# Why char 0x80 == 0xFFFFFF80?

As far as I know a char is an 8 bit variable ``````void setup() {
Serial.begin(9600);
}

void loop() {
char x = 0x80;
if(x != 0x80){
Serial.println(x, HEX);
}

delay(1000);
}
``````

To illustrate the reasons better let's look at the actual content of the data.

`0x80` is `0b10000000` in binary. A `char` is a signed variable, which means that the most significant bit is the sign bit, with two's complement representation

So in 8-bit signed representation the value `0b10000000` is a sign bit and zero value - which is -128 in decimal notation, which is "-128 + the 7 least significant bits", or -128 + 0 in this case.

When you print a signed value on the Arduino as HEX there is no 8-bit specific function for it. Neither is there a 16 bit function. However there is a 32-bit signed function, which is the closest match available. So the compiler performs type promotion to 32-bit signed, then represent it as hexadecimal.

Now -128 in signed 32-bit is calculated in the same way - take the value of the most significant bit, negate it, and add the value of all the other bits to it. With 32-bits the value of the most significant bit, in decimal, is 2147483648, so negate that into -2147483648. Now we need to make that into -128, so we need the difference between the two to add to it. That's 2147483520.

So you get the MSB + 2147483520, which in hexadecimal, is 0xFFFFFF80.

Of course, the compiler doesn't go through that whole routine - instead it uses something called sign extension. This method basically means copying the sign bit from the original smaller (char) type into every bit to the left of it in the larger type:

``````                           10000000 8 bit signed
11111111 10000000 16 bit signed
11111111 11111111 11111111 10000000 32 bit signed
``````

All those are -128 in two's complement, just stored in different size variables. So when you come to print it, that is just what you get - the two's complement representation of -128 in the variable size that has been accepted by the print function.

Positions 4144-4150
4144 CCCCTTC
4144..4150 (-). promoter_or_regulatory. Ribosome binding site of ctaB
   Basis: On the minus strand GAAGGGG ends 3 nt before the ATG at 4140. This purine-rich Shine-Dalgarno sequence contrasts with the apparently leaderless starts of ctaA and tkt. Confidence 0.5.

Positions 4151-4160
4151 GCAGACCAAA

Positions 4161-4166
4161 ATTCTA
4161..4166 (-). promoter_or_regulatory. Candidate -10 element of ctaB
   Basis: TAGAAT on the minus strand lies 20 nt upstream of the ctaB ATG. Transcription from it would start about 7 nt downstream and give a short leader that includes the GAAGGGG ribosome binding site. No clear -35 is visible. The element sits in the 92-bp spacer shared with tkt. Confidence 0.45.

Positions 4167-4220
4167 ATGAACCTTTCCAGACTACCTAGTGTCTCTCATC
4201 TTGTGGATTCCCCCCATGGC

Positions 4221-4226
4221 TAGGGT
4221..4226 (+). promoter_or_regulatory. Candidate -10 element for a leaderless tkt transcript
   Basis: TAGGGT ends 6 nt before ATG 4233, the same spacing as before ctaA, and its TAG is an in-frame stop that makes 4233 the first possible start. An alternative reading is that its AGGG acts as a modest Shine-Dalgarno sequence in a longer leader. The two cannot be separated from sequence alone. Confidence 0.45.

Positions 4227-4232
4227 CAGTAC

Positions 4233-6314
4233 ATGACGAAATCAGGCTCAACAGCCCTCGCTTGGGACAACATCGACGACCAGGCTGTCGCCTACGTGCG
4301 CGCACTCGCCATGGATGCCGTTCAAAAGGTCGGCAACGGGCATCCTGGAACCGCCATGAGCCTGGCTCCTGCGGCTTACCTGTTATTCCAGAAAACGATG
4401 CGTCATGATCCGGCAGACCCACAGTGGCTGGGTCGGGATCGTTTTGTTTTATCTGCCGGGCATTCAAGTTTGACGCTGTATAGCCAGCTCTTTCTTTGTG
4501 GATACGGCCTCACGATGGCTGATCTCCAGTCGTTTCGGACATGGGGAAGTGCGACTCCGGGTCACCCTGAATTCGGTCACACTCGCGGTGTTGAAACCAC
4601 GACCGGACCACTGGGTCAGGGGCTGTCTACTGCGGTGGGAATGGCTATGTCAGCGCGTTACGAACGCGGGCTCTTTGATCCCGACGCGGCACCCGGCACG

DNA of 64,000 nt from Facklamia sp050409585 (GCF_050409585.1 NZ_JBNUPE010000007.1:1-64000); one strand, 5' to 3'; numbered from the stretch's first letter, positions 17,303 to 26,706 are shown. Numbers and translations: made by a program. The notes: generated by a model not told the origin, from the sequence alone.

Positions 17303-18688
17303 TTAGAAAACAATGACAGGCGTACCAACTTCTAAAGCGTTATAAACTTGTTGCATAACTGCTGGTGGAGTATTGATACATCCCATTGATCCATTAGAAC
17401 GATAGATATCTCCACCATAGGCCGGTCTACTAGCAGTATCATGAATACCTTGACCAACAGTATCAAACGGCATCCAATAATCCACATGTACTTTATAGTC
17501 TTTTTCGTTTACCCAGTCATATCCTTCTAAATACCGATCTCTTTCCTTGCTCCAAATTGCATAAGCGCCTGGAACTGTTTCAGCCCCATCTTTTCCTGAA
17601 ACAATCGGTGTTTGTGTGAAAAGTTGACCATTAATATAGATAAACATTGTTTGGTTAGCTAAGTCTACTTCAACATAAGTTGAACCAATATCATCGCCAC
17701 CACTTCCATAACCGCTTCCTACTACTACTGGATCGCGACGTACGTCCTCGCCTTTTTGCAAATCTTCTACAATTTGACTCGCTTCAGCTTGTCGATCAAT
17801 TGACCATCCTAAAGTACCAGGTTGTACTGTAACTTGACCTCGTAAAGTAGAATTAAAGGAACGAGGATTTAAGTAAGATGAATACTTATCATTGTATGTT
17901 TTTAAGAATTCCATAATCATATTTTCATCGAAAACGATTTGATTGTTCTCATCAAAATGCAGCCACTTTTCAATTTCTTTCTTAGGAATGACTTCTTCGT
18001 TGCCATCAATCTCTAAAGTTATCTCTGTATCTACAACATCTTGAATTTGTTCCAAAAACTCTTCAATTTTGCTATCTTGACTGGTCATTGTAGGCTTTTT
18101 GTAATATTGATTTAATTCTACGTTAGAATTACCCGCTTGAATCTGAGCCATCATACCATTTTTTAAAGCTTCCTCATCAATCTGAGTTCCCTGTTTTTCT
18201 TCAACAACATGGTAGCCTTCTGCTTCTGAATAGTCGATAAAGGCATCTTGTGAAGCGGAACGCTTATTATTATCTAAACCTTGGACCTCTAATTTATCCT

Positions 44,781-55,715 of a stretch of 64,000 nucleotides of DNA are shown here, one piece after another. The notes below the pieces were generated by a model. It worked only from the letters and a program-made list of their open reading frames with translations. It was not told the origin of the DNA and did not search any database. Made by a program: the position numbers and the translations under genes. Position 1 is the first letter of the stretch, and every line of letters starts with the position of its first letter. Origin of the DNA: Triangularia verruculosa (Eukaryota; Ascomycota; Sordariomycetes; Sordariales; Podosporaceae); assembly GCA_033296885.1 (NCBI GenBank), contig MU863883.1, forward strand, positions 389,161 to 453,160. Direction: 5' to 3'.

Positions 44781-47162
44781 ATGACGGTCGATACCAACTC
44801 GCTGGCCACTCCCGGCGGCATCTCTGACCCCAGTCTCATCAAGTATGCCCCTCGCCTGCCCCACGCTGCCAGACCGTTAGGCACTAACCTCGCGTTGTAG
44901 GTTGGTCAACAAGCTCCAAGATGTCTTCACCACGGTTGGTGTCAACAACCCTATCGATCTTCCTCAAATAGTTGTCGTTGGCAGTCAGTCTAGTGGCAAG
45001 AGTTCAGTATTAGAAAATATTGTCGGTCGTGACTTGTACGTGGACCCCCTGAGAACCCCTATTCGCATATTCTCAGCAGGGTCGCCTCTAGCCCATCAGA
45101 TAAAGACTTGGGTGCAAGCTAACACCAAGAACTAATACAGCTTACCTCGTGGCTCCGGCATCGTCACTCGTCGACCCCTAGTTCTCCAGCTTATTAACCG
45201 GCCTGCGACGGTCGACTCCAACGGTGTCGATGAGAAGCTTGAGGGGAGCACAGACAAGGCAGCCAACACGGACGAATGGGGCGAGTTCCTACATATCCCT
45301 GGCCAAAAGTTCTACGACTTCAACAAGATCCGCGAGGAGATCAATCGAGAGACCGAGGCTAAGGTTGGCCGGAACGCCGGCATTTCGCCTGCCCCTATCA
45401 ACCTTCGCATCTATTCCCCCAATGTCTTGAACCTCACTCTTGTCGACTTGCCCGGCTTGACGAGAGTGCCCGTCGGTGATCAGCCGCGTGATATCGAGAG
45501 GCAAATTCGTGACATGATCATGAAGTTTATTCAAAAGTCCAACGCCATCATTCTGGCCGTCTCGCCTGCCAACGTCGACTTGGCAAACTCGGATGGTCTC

You might find this site useful for experimentation and furthering your understanding of variable data storage.

char is signed so `0x80` is really `-0x80` (`==-128`). When promoted to a higher width the sign gets copied into the new bits `0xffffff80` (still `==-128`).

if you put unsigned in front of char you won't get that issue (though may encounter others).

``````void setup() {
Serial.begin(9600);
}

void loop() {
unsigned char x = 0x80;
if(x != 0x80){
Serial.println(x, HEX);
}

delay(1000);
}
``````

Sign extension. Try this:

``````void loop() {
char x = 0x80;
if(x != (char) 0x80){
Serial.println(x, HEX);
}
``````

Before any operation involving different types, the lower ones must be promoted to higher ones.

The constant 0x80 is an integer value, so `x` must be promoted to `int` before the test. The first bit of an `int` value is the sign bit. Sign bit is extended (copied to the left side bits). So `x` become 0xFFFFF80 and then you compare it against 0x0000080.

Every time you put a char where an int is excepted the same thing happen.

See? Programming is hard, programming in C is harder, programming in C++ is the hardest.

C is full of traps.